‘I still have a lot of fire in me’: Helio Castroneves determined to race 2021


Helio Castroneves will race Indianapolis Motor Speedway this month for the 20th consecutive year, and he hopes to leave with a guarantee to return with a new IndyCar team in 2021.

The three-time Indianapolis 500 winner is looking for a new ride as Team Penske puts its sports car program on pause because of a split with Acura in the premier IMSA DPi class after this season.

Castroneves told Jeff Olson of the IMSA Wire Service this will be his final Indy 500 start with Penske, but he is hoping to land a full-time ride in the NTT IndyCar Series next year.

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INDY IS EVERYTHING: Castroneves’ love for the Brickyard

“Hopefully with the experience I have — not only in IndyCar, but in sports cars — I’ll be able to find myself in a good position and will be able to help a team, whether it’s an experienced team or a young team,” Castroneves, who has raced for Penske since 2000, told Olson. “I’m open to a conversation. I’m ready to keep it going.”

The Brazilian has three Indy 500 victories in 2001-02 and ’09 and also finished second at the Brickyard in 2003, ’14 and ’17 with Penske. But even those impressive results might not rank with the drive he pulled off Sunday at Road America.

With 5 minutes remaining, Castroneves deftly steered his No. 7 Acura into the lead through a torrential downpour at Road America and then hung on for his first DPi victory in more than two years with co-driver Ricky Taylor.

“There hasn’t been one like this,” Castroneves told Olson. “It was managing traffic, managing attacks from other competitors, and then dealing with such difficult conditions. All of this was in one race. In IndyCar, you have one or the other. You don’t have all three at once. For me, it ranks right up there, no question.”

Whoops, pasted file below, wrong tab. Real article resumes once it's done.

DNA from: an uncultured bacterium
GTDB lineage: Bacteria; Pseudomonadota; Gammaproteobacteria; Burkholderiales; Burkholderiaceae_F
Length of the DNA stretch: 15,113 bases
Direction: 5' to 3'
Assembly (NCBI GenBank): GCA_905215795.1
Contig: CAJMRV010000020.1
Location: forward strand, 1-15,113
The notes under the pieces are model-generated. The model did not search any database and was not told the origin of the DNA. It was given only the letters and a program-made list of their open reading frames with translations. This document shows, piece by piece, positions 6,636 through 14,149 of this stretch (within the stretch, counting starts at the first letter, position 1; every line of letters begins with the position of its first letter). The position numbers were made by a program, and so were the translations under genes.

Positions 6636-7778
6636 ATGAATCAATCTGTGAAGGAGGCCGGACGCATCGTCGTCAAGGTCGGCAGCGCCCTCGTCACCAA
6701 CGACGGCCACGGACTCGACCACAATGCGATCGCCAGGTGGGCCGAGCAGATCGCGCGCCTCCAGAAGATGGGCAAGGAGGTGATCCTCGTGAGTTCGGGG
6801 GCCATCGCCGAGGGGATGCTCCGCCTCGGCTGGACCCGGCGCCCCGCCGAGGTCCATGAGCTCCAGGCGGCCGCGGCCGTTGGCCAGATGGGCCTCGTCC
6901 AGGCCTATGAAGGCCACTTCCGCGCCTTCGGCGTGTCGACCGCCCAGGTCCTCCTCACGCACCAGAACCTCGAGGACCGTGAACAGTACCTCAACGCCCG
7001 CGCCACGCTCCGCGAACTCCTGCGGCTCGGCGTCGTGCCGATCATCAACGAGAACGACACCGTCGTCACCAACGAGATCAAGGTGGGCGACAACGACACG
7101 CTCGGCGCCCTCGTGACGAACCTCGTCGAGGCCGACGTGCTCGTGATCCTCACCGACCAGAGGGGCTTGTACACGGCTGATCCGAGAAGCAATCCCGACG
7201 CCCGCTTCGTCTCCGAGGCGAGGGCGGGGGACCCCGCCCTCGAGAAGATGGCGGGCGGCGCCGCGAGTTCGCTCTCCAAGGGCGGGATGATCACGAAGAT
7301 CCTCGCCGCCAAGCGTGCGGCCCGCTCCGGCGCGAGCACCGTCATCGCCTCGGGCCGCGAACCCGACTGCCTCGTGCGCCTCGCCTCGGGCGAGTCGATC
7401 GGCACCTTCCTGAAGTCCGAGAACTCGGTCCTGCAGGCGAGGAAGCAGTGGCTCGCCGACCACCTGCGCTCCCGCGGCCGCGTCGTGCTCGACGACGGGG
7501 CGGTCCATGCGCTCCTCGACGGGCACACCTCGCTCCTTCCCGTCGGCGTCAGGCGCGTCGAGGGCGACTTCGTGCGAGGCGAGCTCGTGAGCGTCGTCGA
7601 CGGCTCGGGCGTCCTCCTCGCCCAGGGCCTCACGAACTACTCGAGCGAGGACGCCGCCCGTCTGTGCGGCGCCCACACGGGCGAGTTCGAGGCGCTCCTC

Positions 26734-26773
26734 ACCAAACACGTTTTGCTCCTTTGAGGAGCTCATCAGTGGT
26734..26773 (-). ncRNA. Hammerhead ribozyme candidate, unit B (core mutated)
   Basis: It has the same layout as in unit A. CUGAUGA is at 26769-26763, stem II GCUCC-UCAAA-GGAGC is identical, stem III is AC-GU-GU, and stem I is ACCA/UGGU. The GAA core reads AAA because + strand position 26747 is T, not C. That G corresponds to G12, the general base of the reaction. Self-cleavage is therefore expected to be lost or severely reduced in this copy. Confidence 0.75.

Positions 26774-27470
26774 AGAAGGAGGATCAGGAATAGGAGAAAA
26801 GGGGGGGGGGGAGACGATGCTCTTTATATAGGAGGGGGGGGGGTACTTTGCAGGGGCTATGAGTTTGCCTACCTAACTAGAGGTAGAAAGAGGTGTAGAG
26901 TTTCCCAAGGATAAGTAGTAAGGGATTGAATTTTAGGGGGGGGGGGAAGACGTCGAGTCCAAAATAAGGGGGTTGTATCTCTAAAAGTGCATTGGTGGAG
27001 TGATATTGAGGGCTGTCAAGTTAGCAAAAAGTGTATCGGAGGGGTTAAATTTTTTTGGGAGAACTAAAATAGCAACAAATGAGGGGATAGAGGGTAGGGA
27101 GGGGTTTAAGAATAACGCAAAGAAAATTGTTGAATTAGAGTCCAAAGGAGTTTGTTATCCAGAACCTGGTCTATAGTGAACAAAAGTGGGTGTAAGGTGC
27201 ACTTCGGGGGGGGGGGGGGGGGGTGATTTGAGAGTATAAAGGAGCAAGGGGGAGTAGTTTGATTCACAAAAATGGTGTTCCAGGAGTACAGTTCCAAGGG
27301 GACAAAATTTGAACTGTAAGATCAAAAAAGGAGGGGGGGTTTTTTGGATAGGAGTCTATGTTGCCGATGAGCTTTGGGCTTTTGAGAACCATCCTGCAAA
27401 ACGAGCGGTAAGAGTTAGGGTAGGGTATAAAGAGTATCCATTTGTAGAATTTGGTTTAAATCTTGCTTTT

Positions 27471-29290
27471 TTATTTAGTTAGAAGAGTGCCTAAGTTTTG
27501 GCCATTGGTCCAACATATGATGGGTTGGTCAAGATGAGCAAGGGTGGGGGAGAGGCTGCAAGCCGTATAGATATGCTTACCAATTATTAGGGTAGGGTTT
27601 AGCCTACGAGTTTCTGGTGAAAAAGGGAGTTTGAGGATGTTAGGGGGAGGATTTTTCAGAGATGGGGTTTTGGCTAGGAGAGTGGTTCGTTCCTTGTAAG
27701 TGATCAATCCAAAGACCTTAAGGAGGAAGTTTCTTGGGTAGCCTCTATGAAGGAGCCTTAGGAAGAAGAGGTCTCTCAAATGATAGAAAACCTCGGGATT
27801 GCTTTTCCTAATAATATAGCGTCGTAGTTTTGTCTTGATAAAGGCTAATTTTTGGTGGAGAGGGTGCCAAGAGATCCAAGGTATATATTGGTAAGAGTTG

Helio Castroneves new IndyCar team
Helio Castroneves and Ricky Taylor celebrate their victory Sunday at Road America (IMSA).

Taylor told Olson that it was “a special performance. … He dug down pretty deep for that one. He wanted it really badly. You could really see it just by how he was driving. I was thinking he was going to have to pull out some magic, and that was really some magic.”

It also should provide a timely boost to Castroneves’ value, answering questions about whether the Brazilian, who turned 45 in May, still has the verve to be world class.

“This is exactly why I love racing so much,” Castroneves said. “You reinvent yourself. You learn. You prove to yourself that you’re still capable of doing things. I still have a lot of fire in me. There’s a lot of fuel to burn. It was great to be able to show what this group of people can do. There was a lot of risk, but with risk comes great reward.”

When he moved full time to IMSA in 2018 (and became a spot starter for Penske at Indy), Castroneves made no secret he wanted to continue racing (preferably in IndyCar at the time), and a conversation with Mario Andretti before last year’s Indy 500 confirmed that his racing dream was worth chasing well into his 40s.

I said, ‘Mario, why did you stop racing?’” Castroneves told Olson. “I could see in his eyes that he never wanted to retire. He was 54 when he stopped. Age is just a number. He still had that sentimental feeling. If guys as incredible as Mario can do it, why can’t I? As long as you have the desire, the work ethic and the love for the sport, you can keep racing.”

Castroneves will begin preparing for a run at a fourth Indy 500 victory Aug. 12 when IMS opens with a nine-hour practice at 9 a.m. (NBC Sports Gold).

The 104th Indy 500 will be held Aug. 23 (1 p.m. ET, NBC).